you may be right, I don't think we'll ever know on this plane. But time and the universe could also be fully formed. We may just be experiencing and moving through it in this direction.

This of course has ramifications on the concept of free will, as do the ideas of multiple universes, but it's a theory that can't be discounted.

For what it's worth, I don't think actual time travel, in the way that science fiction uses it, is ever going to be possible.

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Old 03-28-2002, 07:23 PM   #36
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Quote:
Originally posted by melon:
Science fiction. Assuming that the universe eventually does contract and start coming back together, why would that mean that time would reverse as well? I think time travel is complete science fiction for the only reason that I don't think time, in itself, is "recorded" whatsoever. Time is just a series of "present" moments that cease to be "present" instantaneously. Past/future...all human concepts. All we have is the present, folks, regardless of our location or the size of the universe.

Melon
First, the current scientific consensus to my knowledge is that the universe is not only expanding, but accelerating, thus making the problem of collapse and reverse time travel not something to worry about.

Also, theoretically, time travel is not science fiction. From Discover Magazine, March 2002, page 75...

"Einstein established that a limited form of travel into the future is possible. According to the special theory of relativity, rapid motion or a strong gravitational field can noticeably slow the passage of time. If you set out in a very fast spaceship at 87 percent the speed of light--161,000 miles per second--you'll see time pass twice as quickly for the rest of the world as it does for you. Press on closer to the speed of light, and you can race ahead even more rapidly into the future.

Going into the past requires a great deal more work..." It goes on to describe how that would be accomplished, theoretically.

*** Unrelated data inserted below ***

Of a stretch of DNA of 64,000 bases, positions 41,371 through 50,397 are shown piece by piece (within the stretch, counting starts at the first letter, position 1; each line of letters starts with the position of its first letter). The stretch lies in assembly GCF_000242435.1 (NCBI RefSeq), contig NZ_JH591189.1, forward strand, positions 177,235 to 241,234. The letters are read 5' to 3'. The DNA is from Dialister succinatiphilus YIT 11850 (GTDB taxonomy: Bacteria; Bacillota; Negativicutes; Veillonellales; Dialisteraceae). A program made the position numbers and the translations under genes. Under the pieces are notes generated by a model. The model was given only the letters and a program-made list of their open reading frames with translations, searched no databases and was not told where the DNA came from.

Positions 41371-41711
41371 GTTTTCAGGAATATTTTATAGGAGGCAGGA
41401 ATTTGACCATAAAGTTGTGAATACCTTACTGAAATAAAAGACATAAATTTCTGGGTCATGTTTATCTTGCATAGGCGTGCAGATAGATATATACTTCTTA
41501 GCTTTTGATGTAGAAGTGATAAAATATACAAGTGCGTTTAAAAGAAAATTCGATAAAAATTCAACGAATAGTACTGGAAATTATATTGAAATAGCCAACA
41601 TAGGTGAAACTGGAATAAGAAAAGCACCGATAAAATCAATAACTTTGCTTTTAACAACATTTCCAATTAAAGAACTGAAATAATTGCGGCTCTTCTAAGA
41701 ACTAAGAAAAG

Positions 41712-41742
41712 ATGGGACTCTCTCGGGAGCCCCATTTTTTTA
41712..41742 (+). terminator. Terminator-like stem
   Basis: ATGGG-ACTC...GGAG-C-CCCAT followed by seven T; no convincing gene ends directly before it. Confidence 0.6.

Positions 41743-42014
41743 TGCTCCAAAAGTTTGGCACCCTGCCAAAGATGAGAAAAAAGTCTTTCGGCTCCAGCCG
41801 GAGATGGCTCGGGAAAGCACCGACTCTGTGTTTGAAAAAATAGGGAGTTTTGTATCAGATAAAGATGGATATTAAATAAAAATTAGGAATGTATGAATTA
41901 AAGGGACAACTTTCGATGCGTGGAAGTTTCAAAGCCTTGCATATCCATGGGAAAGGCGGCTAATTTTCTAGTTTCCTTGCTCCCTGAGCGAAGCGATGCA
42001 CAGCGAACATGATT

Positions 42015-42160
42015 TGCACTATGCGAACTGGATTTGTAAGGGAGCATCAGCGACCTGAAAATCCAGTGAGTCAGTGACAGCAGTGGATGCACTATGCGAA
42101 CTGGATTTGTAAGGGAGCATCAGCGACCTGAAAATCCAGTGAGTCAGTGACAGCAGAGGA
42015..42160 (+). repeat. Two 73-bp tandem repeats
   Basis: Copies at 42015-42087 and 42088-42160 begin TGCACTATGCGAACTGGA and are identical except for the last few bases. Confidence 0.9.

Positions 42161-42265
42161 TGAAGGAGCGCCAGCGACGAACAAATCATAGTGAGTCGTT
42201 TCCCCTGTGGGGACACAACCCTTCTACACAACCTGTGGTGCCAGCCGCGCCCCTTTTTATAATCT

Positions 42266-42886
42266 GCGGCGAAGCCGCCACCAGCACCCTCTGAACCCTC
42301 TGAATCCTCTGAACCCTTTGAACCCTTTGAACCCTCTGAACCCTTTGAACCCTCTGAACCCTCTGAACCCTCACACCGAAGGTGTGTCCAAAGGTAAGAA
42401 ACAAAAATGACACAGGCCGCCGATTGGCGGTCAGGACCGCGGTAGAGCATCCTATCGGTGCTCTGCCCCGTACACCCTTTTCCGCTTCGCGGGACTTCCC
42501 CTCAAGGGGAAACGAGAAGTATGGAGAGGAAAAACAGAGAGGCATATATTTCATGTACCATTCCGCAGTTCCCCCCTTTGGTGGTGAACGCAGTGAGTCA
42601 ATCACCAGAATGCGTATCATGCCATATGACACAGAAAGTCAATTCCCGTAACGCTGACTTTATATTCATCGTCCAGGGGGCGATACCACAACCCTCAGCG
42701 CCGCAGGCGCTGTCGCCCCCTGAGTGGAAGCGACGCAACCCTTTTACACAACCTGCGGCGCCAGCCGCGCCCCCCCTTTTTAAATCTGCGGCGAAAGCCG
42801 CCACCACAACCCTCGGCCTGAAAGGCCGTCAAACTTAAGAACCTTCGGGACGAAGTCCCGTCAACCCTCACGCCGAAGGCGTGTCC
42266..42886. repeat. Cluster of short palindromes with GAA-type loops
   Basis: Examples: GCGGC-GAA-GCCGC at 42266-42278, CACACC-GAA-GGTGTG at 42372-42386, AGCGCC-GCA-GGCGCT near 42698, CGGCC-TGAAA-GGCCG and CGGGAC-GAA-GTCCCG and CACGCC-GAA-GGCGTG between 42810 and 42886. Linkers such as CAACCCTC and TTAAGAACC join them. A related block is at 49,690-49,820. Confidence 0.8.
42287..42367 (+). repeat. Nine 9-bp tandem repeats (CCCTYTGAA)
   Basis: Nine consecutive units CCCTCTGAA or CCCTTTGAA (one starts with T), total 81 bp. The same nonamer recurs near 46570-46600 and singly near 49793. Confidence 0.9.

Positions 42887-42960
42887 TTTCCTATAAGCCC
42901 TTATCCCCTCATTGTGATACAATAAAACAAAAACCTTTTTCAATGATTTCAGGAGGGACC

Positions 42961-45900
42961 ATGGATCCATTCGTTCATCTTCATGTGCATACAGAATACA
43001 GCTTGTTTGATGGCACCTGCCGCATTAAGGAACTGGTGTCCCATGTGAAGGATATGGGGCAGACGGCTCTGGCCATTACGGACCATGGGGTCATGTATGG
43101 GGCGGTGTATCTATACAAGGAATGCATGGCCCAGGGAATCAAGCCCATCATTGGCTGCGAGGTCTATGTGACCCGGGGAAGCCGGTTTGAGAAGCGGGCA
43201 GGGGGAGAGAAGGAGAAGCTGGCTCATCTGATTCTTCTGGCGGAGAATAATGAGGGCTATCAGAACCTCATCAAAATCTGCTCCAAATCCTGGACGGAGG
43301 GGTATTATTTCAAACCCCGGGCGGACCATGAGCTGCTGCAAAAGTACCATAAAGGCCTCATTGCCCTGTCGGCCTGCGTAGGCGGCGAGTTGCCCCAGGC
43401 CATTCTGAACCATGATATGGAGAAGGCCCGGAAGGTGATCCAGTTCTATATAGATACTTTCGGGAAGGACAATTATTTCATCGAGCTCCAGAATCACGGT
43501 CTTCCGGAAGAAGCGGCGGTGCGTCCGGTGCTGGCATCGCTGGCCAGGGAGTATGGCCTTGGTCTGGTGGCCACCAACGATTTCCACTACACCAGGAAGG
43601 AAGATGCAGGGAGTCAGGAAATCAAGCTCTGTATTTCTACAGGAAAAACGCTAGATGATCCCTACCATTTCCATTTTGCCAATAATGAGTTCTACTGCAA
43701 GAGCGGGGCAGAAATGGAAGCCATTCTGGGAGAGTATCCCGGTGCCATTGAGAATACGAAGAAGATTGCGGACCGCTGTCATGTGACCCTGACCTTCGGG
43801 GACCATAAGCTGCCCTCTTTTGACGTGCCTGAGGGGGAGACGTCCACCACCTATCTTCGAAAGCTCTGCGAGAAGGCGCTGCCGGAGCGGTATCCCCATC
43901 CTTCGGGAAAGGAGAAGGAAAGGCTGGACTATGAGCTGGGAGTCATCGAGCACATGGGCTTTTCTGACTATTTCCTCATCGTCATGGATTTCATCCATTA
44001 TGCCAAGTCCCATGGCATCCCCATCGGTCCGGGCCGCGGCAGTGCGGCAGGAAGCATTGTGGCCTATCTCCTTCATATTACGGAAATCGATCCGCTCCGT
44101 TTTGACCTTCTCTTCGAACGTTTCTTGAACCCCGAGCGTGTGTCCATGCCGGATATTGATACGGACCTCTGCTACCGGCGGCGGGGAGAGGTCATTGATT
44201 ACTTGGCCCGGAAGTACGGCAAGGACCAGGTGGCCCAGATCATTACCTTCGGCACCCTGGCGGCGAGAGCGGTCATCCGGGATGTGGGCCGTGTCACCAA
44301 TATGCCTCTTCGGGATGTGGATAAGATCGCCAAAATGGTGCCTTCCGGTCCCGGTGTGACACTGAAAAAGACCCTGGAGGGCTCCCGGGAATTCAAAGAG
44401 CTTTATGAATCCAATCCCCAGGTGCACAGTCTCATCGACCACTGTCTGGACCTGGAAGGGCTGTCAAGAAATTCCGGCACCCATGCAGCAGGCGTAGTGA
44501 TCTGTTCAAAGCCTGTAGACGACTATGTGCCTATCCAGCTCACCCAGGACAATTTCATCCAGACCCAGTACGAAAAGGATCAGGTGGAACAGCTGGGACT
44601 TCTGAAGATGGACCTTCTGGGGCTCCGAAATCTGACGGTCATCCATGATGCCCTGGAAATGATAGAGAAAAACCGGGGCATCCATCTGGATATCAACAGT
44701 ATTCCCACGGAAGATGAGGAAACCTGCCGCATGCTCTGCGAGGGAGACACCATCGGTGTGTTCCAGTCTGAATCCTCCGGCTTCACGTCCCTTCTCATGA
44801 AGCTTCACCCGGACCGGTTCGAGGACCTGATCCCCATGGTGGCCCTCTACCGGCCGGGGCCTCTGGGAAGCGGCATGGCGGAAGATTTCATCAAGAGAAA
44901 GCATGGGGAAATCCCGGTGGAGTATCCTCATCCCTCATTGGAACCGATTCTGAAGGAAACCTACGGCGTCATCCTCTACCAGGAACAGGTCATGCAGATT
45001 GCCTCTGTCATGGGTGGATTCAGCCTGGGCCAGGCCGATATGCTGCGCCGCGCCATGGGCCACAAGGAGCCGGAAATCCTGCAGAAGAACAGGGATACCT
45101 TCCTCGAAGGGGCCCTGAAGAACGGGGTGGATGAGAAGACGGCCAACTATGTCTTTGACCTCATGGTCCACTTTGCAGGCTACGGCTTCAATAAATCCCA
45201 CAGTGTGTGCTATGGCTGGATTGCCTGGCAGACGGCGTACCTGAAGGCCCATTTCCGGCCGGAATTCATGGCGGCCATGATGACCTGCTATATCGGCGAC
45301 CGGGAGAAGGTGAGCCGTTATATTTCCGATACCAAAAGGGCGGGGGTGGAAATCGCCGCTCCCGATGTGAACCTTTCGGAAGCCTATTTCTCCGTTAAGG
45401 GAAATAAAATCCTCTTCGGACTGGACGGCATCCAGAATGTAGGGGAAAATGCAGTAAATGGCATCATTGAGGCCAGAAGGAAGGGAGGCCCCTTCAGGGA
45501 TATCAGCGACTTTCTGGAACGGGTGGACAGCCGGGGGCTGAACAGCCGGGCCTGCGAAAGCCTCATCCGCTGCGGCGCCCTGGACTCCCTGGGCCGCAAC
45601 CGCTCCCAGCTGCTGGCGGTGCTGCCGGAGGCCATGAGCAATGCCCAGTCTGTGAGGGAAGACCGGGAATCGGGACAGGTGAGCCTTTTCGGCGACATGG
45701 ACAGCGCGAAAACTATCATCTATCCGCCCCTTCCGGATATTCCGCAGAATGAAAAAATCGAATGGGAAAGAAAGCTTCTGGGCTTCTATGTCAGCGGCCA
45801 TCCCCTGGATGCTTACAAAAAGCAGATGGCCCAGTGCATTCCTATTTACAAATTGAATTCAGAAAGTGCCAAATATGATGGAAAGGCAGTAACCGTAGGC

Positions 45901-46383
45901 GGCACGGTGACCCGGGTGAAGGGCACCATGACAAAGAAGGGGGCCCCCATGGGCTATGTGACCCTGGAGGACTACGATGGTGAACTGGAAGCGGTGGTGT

So, just because we don't know how to do something or don't completely understand it doesn't mean it doesn't exist.

Also, I don't remember who brought it up entirely, but there is a very interesting article about the existence or non-existence of time in Discover Magazine, December 2000, entitled "From Here to Eternity." In it, physicist Julian Barbour argues several interesting points:

1. Time is an illusion, a creation of human perception.

2. If time is removed from the foundation of physics, new theories are needed to explain why humans experience the sensation of passing time.

3. "Each stage of a person's life--from fetus to young adult to senior citizen--eternally coexists with all others." "Each instant has a content, and that content is eternal." Thus, we're all immortal.

Some pretty heavy stuff to wrap your mind around, admittedly, but that's just some tidbits from the article, which does a great job explaining theories of time. It is interesting, to say the least, to try to justify Einstein's theories with Barbour's. I also recommend reading St. Augustine's Confessions, which has some pretty interesting philosophical arguments on the nature of time which are still relevant today 1700 years later. Or has it really been 1700 years?

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Old 04-01-2002, 12:29 AM   #37
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HeartlandGirl do you know if that article is on the web somewhere?